Deutsche Bank shares continued sliding today after tanking on Monday due to concerns about the bank’s overall health. The stock tumbled 9.5% on Monday and declined by more than 4% today even though CEO John Cryan did his best to calm investor fears. Germany’s largest lender did say, however, that it will be able to pay the AT1 coupons that are coming due at the end of April, which is a shred of good news although not enough to stabilize the bank’s stock.
Cryan issued a statement last night saying that Deutsche Bank is “absolutely rock-solid,” but obviously investors aren’t sure about that.
JPM Asset Management in a new note states:
For investors, there are some complicated undercurrents at work right now. In this Eye on the Market, responses to questions from clients. The answer to all of the questions is “Yes, But”. One common message: there are multiple factors adversely impacting corporate profits and valuations, even if their impact on economic growth is more modest.
One of the questions is:
Are declines in European Tier 1 capital securities mostly a reflection of problems at Deutsche Bank?
And, in extremely odd news the bank is not raising capital, but buying back bonds…
Shares of Deutsche Bank rise briefly on FT report that says the bank is considering a multi-billion dollar bond buyback. • $DB
— CNBC Now (@CNBCnow) February 9, 2016
Good news about the AT1 coupons
RBC Capital Markets analysts note that Deutsche Bank’s ability to cover its 2015 was “obviously close” because of all the litigation and subsidiary impairments. The bank said it can cover the AT1 coupons for April because it has about €1 billion in available distributable items on unaudited German accounts for this year. The coupon payments it owes amount to €350 million, so there’s plenty of room.
The bank also confirmed that in 2017, it will have €4.3 billion in payment capacity before any impact from its 2016 earnings results. RBC analysts called that amount “relatively sizeable and of comfort,” adding that the AT1 worries caused investors to be concerned about whether the bank will have to issue more stock, which placed pressure on its shares.
RBC analysts also said it’s uncertain whether Deutsche Bank will have to deal with more litigation charges but note that the bank has €5.5 billion in reserves. They believe the concerns surrounding the bank’s stock and the resulting selloff are overdone, although they note that last night’s press release didn’t state the maximum distributable amount, or the “other limit on coupon payments.” They said that this isn’t a concern for this year because there’s a buffer of 177 basis points between the SREP CET1 ratio requirement of 10.75% and the Jan. 1 reported CET1 of 12.52% under phase-in.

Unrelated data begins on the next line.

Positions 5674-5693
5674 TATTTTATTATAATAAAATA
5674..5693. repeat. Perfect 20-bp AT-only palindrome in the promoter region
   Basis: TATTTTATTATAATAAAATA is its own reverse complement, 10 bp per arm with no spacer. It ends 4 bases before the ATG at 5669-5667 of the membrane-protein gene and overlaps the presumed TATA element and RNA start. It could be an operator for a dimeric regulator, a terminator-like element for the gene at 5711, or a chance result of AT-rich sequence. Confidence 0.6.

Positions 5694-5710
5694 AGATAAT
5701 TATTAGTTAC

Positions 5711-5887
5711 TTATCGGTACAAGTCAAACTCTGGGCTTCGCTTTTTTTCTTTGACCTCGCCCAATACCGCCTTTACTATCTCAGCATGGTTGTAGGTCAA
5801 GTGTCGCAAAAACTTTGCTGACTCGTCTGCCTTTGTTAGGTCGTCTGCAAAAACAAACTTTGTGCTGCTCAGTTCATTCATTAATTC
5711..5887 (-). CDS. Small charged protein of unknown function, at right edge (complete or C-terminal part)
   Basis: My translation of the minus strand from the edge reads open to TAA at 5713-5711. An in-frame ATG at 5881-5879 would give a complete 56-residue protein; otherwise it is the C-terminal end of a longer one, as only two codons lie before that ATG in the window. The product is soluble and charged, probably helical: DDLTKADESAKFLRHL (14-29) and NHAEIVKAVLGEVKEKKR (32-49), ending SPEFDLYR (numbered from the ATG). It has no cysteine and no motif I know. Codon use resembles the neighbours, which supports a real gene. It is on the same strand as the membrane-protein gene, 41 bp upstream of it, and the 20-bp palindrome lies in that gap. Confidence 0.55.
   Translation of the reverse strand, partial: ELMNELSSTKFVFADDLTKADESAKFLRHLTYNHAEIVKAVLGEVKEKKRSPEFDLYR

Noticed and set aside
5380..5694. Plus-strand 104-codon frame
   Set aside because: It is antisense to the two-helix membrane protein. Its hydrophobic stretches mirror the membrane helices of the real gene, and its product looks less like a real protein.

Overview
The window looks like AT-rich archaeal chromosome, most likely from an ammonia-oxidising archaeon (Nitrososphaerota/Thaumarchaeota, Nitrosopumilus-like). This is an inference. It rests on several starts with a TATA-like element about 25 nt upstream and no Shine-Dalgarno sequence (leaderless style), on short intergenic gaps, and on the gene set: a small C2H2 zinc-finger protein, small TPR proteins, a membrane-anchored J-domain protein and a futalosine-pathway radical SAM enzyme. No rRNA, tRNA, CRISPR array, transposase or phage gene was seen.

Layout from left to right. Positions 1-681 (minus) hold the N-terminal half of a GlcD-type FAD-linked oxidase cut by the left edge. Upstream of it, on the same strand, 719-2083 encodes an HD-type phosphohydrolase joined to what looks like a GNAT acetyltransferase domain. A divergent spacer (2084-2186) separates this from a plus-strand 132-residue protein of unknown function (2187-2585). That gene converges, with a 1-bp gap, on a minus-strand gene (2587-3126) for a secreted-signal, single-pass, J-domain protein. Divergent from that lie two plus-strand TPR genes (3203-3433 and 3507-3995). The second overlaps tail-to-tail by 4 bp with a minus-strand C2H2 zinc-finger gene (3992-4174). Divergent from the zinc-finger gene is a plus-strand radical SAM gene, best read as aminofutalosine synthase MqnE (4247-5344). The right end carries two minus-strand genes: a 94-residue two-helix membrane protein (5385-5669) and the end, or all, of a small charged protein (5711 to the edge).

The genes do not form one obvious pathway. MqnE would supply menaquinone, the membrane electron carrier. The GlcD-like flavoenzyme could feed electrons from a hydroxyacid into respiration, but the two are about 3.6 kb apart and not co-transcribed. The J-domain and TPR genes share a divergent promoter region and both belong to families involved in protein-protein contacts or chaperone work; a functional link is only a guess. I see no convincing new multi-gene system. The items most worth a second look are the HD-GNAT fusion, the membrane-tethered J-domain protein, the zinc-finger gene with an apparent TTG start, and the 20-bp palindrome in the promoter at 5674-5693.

Deutsche Bank the epicenter of the new banking crisis
Deutsche Bank’s riskiest bonds also plunged today, reports the Financial Times, as investors worried about possible litigation charges and restructuring costs. The German bank was at the center of a broader selloff that struck the entire Financials sector.
A report from Bloomberg highlighted that Deutsche Bank and other Eurozone banks have issued $102 billion worth of AT1 capital over about the last three years as regulators pushed them to comply with stiffer capital regulations. The report explains that credit investors gobbled up the AT1 coupons because of a lack of yield caused by the low interest rates in markets around the global.
The coupons offered a little more yield than standard bank debt because making payments on the is optional, although as the report explains, “In reality, banks will do just about anything to meet their AT1 payments: missing a payment would send a message of panic to credit and equity investors alike.”
There’s a reason Deutsche Bank is at the center of the new banking crisis though, as Cryan is attempting to reshape it during a time of market and economic turmoil. Also litigation continues to be a huge problem, and he’s unloading some of the bank’s businesses that just don’t fit with the new image. Now the bank’s shares are trading at around 35% of the tangible book value of the bank’s assets, possibly because of a lack of clarity about what’s next.
FTSE reaches lowest level in three years
As the markets roil the shares of Eurozone banks, the FTSE dipped to reach its lowest level in more than three years. Investors are concerned not only about the financial system’s health but also about danger from negative interest rates and Europe’s central banks, notes The Telegraph. Today marks the seventh day in a row that the FTSE Eurofirst index declined as European banks weighed heavily on it.
The German DAX has fallen by almost 30% from April 2015 when it set a new all-time high. MKM Partners analysts said this morning that the index is “now at a critical uptrend support line from the 2009 lows.” “Below that there is risk to the October 2014 lows at 8354 (about 5% lower),” they added.
JPMorgan analysts referred to the financial space as “un-investable so long as rates globally continue to plunge.” They also said that the concerns about Eurozone banks are “more fear and innuendo (something must be wrong if prices are behaving like this) and not actual tangible headlines.”